If you would like to learn more about conflicts and successful communication, you might want to take a look at our article: “Disagreeing but Staying Cool”. You’ll find 3 strategies to disagreeing on certain issues while still maintaining a good connection with the person you’re disagreeing with.
How to bake a cake? Google it. What is a net-worth of some celebrity? Google it. Any statistical data, any solution for a concrete problem? Google it. Bur where and how to find yourself? Errr… there is no algorithm for that. Which does not mean Google can’t help with that too.
“Search Inside Yourself”
Google recently launched a free emotional-intelligence training called “Search Inside Yourself”. It is a mindfulness-based program that teaches Google employees practical ways to implement mindfulness into their work lives. In accordance, three basic skills that this useful, business-friendly training is covering are attention, self-knowledge (and self-mastery) and useful mental habits. The training received great reviews and woke up lots of interest which made this program one of the most demanding among Google employees.
One of the employees who took the course says:
“I’m definitely much more resilient as a leader,” he says. “I listen more carefully and with less reactivity in high-stakes meetings. I work with a lot of senior executives who can be very demanding, but that doesn’t faze me anymore. It’s almost an emotional and mental bank account; I’ve now got much more of a buffer there.”
More details about the course and its creator here: https://www.nytimes.com/2012/04/29/technology/google-course-asks-employees-to-take-a-deep-breath.html
My personal opinion on this particular program is that it’s a fantastic way to motivate employees and make a positive working environment. Since it’s based on mindfulness, it can help people create the calm head-space, which will lead to more relaxed, collaborative and warm climate in the workplace. Great job Google!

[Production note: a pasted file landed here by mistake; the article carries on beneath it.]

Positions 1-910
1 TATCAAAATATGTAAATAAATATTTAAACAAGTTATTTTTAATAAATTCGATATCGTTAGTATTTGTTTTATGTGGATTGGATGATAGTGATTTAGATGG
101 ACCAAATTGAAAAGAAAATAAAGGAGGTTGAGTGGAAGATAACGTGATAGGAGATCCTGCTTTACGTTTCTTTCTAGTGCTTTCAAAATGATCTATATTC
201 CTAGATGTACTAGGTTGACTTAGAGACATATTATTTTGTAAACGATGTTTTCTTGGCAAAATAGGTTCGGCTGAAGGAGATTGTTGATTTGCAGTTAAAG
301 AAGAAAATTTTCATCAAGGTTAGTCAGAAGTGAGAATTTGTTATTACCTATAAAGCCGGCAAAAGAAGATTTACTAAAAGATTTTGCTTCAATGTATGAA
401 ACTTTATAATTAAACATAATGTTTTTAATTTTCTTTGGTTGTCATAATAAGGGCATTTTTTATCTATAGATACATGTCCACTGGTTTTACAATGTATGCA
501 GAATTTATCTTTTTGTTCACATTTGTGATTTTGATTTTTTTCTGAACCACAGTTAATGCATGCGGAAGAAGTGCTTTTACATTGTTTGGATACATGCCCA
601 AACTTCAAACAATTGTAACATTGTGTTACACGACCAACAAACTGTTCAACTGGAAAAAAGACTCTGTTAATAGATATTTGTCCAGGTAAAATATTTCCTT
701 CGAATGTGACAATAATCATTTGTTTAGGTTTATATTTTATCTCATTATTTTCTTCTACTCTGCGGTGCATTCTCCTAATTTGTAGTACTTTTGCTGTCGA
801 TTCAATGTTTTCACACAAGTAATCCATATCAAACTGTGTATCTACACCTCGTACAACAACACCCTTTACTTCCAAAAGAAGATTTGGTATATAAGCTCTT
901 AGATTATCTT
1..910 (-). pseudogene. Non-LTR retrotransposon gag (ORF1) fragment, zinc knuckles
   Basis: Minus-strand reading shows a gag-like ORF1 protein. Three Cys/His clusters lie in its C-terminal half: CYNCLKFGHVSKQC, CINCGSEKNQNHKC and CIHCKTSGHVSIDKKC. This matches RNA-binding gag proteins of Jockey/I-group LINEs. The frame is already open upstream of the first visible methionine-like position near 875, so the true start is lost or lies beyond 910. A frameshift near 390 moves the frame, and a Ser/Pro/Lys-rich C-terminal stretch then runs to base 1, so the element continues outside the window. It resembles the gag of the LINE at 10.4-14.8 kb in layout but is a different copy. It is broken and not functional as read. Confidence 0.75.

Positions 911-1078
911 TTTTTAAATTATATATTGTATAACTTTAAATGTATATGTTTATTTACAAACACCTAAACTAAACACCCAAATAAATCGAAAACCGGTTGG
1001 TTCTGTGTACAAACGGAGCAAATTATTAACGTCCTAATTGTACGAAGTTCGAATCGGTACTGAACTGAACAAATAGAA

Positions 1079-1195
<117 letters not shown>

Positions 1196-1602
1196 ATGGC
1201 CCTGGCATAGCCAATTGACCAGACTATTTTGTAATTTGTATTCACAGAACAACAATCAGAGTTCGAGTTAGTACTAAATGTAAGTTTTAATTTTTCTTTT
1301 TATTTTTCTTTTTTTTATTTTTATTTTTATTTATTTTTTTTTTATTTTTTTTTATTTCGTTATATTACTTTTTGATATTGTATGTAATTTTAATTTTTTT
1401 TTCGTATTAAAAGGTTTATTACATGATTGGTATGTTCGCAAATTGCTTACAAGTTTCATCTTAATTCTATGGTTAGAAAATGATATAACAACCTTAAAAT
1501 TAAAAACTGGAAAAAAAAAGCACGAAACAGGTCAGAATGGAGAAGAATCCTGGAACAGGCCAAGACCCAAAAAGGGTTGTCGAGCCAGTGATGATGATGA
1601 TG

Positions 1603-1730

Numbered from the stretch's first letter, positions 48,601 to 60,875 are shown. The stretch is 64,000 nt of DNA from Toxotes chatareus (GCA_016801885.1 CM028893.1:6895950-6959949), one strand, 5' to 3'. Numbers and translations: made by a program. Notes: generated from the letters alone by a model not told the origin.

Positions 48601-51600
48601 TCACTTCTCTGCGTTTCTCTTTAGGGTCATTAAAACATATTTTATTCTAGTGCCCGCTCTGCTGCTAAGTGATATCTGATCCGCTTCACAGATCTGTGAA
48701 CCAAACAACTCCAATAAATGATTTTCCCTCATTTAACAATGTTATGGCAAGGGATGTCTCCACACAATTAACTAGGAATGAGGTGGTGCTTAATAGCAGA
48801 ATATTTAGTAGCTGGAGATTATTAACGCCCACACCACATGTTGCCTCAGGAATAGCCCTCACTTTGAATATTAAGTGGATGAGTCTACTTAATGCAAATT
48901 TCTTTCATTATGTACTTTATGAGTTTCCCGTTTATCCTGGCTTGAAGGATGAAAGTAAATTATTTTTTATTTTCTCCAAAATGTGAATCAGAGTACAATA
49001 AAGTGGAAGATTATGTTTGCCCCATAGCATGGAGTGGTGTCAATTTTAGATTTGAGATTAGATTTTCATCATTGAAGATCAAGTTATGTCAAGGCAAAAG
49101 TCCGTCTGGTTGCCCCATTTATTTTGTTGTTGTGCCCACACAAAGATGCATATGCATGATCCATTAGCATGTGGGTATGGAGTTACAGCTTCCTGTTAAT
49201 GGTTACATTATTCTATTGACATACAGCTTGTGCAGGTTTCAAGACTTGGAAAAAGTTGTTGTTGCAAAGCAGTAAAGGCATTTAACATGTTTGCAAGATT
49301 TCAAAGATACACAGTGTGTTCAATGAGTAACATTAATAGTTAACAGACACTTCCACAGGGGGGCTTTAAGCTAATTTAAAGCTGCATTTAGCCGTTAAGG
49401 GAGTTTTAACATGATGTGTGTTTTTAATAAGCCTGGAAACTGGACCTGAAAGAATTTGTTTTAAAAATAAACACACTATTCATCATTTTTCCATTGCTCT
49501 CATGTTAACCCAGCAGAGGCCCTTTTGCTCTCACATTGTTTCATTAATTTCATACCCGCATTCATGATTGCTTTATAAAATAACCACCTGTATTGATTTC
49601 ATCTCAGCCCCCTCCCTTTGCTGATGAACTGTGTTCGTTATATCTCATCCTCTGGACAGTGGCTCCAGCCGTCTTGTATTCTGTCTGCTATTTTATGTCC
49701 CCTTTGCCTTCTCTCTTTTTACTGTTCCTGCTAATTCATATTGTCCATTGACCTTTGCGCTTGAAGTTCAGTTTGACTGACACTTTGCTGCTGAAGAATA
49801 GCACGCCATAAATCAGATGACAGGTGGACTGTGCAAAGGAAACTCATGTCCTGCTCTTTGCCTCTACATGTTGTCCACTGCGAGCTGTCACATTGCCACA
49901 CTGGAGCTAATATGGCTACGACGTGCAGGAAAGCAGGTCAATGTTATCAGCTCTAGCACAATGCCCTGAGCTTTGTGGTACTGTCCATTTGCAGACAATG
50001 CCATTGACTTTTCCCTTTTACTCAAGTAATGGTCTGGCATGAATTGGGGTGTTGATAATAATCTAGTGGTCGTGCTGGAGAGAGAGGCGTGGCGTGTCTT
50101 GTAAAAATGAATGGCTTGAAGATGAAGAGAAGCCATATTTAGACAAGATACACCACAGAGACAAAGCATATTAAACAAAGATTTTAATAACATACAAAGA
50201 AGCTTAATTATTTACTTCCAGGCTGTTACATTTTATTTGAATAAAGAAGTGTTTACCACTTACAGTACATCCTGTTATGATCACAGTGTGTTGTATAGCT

Countless couples complain about losing the spark in their relationship. There is no excitement anymore, butterflies are gone, and they’re just stuck in a rut that they don’t know how to get out from. Some of my clients are reporting they are becoming frustrated with their long-term partners, experience emotional distance, and problems in the bedroom. In situations like these, feeling of hopelessness, fear and boredom are completely normal. Not being able to answer where the spark has gone, why that happened, and will it ever come back is frustrating and confusing.
What is the SPARK and How to Keep It Alive?
First of all, to answer some of the above-mentioned questions, we need to define the SPARK.
“THE SPARK is the natural chemistry between two people creating desire, admiration, cooperation & respect. It’s maintained naturally between two people who resonate emotionally, mentally, physically & spiritually.”
Be careful though – the spark differs from lust in many ways. Simply put, lust gives you physical attraction and desire, but this is a just a small component of the spark.
But what to do when you find it hard to understand each other? What to do when you feel like you’re not emotionally compatible, and your bedroom is slowly dying? Well, fortunately, there is a solution. After numerous studies, scientists have found three main weapons that keep the spark alive and a long-term relationship successful.
1. Effective Communication
Talk to your partner! We all know that communication is a vital part of every relationship, but did you know that it also highly correlates with passion? Couples who find a way to communicate successfully and to understand each other without judging are more likely to sustain passion in their relationship. This happens because couples who have good strategies for communicating can openly discuss their sex life and their likes and dislikes in the bedroom, which leads to more freedom in exploring and fulfilling each other’s desires.
Research has shown that mindfulness is highly connected to relationship intimacy. In other words, couples who are constantly mindful about their relationship experience greater sexual desire toward each other. Being mindful about the relationship means setting aside time to spend some quality time with your partner and trying to constantly pay attention to partner’s emotional needs. Try it for a while and see how the spark slowly shows up again between you two.
Make your friendship a priority. When the life gets in the way it’s easy to forget all the good things you love doing together. Engage in the activities you both enjoy, laugh together and have fun. Remember that you’re friends in the first place, so appreciate the honest friendship within your relationship.
Every relationship takes work. However, it doesn’t have to be a hard work; just willingness to improve yourself and then your relationship can do wonders. Remeber, oftentimes the spark is not lost; it’s just hidden behind all the hustle and bustle you’re facing every day. It takes just a little attention and it will shine again.